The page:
20. 20. 4451.book Page xx Wednesday, December 14, 2005 7:04 PM xx Introduction Coverage of Windows Server 2003 R2 In the second edition of this publication, R2 is introduced and covered as it relates to the exam: Planning, Implementing, and Maintaining a Microsoft Windows Server 2003 Active Directory Infrastructure (Exam 70-294). The exam objectives incorporate the newest features of R2 and the exam questions will easily reflect the newest changes in the product. R2 is introduced and covered in greater detail with the first couple of chapters and will be covered throughout. R2 is nothing more than additions to the core of Windows Server 2003. Within this publication we will cover what is important to know about R2 in reflection to the actual exam. R2 was primarily designed to combine the following elements into one release: Windows Server 2003 Windows Server 2003 Service Pack 1 (SP1) Out-of-band updates, now called Feature Packs When adding SP1 to Windows Server 2003 and then all the latest and greatest Feature Packs, you get Windows Server 2003 R2. The features added to R2 are as follows: Active Directory Application Mode (ADAM): ADAM can be used to deploy secure, directory based applications. It is a run-time mode used to deploy directory based applications effectively. Automated Deployment Services (ADS): ADS is a set of Microsoft imaging tools designed to help you rapidly deploy Windows Server 2003 remotely on new server’s right out of the box. Remote Control Add-on for Active Directory Users and Computers: This feature will add on the option to right-click a computer account in the Active Directory Microsoft Management Console (MMC) and choose Remote Control on that computer by opening a Terminal/Remote Desktop connection to that computer. Services for NetWare 5.02 SP2: A cumulative set of updates and services that have been offered since the release of Services for Netware 5.01 SP 1. Shadow Copy Client: A client update that lets Windows versions earlier than Windows Server 2003 take advantage of the intelligent file storage capabilities of the Shadow Copies of Shared Folders feature. Windows Rights Management Services (Windows RMS): An information protection technology that works with RMS-enabled applications to help protect your systems. .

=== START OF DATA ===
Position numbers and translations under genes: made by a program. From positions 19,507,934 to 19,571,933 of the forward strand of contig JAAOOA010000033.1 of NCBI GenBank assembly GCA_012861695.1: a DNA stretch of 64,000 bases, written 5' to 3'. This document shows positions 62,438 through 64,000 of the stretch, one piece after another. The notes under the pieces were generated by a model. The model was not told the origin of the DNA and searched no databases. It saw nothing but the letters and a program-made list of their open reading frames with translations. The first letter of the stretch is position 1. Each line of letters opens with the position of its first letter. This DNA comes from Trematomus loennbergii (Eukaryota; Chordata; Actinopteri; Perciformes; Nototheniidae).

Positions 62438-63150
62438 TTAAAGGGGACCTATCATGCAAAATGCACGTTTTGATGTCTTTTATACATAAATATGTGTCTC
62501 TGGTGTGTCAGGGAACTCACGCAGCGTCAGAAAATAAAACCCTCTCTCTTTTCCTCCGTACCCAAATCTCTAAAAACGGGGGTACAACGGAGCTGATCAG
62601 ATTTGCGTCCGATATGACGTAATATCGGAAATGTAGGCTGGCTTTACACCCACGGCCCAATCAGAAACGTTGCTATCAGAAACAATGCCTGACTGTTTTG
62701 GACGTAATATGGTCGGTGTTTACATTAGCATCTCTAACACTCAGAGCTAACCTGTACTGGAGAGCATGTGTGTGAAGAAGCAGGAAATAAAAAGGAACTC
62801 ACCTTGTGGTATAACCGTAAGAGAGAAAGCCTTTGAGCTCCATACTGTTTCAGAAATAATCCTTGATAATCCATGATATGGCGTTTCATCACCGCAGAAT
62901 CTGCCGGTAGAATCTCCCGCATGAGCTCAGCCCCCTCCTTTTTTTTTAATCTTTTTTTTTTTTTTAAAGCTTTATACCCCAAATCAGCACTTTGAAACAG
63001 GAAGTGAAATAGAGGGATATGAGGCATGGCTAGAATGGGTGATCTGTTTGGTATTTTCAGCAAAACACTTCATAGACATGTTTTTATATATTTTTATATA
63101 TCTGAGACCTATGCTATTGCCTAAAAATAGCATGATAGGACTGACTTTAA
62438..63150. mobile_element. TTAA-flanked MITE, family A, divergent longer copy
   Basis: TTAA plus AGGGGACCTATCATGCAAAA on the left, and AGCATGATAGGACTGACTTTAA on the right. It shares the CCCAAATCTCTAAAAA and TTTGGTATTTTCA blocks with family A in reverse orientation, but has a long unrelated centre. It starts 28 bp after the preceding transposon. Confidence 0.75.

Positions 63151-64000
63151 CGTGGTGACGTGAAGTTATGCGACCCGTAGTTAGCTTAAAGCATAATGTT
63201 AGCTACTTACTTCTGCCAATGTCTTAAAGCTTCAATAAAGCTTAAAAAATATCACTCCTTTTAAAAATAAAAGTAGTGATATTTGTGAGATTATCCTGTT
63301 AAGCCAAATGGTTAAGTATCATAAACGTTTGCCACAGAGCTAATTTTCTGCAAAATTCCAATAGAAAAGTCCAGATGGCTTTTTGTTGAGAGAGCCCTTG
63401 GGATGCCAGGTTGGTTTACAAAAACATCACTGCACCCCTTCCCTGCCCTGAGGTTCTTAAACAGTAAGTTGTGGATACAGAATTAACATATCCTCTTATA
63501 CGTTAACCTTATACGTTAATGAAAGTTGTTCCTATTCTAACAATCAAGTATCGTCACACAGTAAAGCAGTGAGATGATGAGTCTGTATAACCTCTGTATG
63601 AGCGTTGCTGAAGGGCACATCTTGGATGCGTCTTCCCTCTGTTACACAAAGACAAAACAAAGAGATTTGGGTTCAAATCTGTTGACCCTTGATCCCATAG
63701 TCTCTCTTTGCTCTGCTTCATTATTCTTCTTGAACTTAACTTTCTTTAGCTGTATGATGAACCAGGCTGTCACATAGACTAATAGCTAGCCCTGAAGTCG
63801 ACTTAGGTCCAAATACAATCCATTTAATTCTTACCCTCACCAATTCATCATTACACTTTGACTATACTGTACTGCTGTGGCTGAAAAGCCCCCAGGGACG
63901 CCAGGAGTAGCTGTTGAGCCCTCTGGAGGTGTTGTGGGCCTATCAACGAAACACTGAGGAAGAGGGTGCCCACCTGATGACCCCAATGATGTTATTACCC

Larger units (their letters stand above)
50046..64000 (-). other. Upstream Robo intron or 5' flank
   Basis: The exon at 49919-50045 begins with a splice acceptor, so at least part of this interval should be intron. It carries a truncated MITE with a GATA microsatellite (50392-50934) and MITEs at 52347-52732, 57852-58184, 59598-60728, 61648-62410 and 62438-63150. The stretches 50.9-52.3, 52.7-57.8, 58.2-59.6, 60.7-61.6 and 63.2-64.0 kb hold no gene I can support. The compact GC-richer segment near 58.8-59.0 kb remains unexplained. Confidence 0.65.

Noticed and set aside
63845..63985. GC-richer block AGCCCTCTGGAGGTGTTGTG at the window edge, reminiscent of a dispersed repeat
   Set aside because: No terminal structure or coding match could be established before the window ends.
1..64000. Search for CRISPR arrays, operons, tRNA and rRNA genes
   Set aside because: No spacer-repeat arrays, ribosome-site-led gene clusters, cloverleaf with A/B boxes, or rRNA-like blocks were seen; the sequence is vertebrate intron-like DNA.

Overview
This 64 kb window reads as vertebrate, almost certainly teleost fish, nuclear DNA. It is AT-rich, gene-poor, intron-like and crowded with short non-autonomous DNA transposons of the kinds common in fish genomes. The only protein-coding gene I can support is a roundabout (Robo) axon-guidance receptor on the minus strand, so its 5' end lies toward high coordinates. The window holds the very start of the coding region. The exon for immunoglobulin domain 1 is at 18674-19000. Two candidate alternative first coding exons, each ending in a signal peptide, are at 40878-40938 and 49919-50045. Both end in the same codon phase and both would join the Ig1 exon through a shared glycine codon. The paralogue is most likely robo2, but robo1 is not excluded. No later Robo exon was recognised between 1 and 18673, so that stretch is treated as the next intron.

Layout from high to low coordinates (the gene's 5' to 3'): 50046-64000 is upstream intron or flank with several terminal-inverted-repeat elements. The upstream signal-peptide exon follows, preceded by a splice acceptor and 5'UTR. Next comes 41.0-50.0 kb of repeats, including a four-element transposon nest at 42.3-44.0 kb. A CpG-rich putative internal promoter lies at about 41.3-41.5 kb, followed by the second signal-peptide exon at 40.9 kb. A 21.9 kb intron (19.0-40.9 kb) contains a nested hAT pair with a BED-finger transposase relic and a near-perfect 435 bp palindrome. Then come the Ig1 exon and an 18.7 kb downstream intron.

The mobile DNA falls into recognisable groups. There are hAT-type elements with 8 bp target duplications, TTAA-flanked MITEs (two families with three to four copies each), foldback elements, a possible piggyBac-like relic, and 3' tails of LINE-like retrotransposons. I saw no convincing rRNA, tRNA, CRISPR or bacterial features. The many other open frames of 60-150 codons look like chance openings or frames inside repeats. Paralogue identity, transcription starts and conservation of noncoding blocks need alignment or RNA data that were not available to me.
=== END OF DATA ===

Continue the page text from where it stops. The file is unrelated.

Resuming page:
21. 21. 4451.book Page xxi Wednesday, December 14, 2005 7:04 PM Introduction xxi Windows SharePoint Services: SharePoint is Web based application that allows a group of people to work together and collaborate. Windows Serever 2003 R2 will include TrustBridge compatibility for sharing information with partner companies and customers. Windows System Resource Manager (WSRM): Provides resource management and enables the allocation of resources among multiple applications based on business priorities. All of these features and more are added to the text as they are developed into the exam. To stay on top of the latest changes and updates to the exam, please visit the Microsoft Training and Certification portion of their website. http://www.microsoft.com/learning/exams/70-294.asp For a more detailed description of the Microsoft certification programs, visit Microsoft Learning’s website at www.microsoft.com/learning. The Planning, Implementing, and Maintaining a Microsoft Windows Server 2003 Active Directory Infrastructure Exam The Planning, Implementing, and Maintaining a Microsoft Windows Server 2003 Active Directory Infrastructure exam covers concepts and skills related to Windows Server 2003 Active Directory infrastructure deployment and support. It emphasizes the following elements: Planning, Implementing, and Maintaining Forest and Domain Structures Planning, Implementing, and Maintaining Organization Unit Structures Planning, Implementing, and Maintaining Domain Name System (DNS) Server. Planning, Implementing, and Maintaining Group Policy Structures Maintaining Users, Groups, and Computers This exam is quite specific regarding Windows Server 2003 Active Directory requirements and operational settings, and it can be particular about how administrative tasks are performed within the operating system. It also focuses on fundamental concepts of Windows Server 2003’s operation. Careful study of this book, along with hands-on experience, will help you prepare for this exam.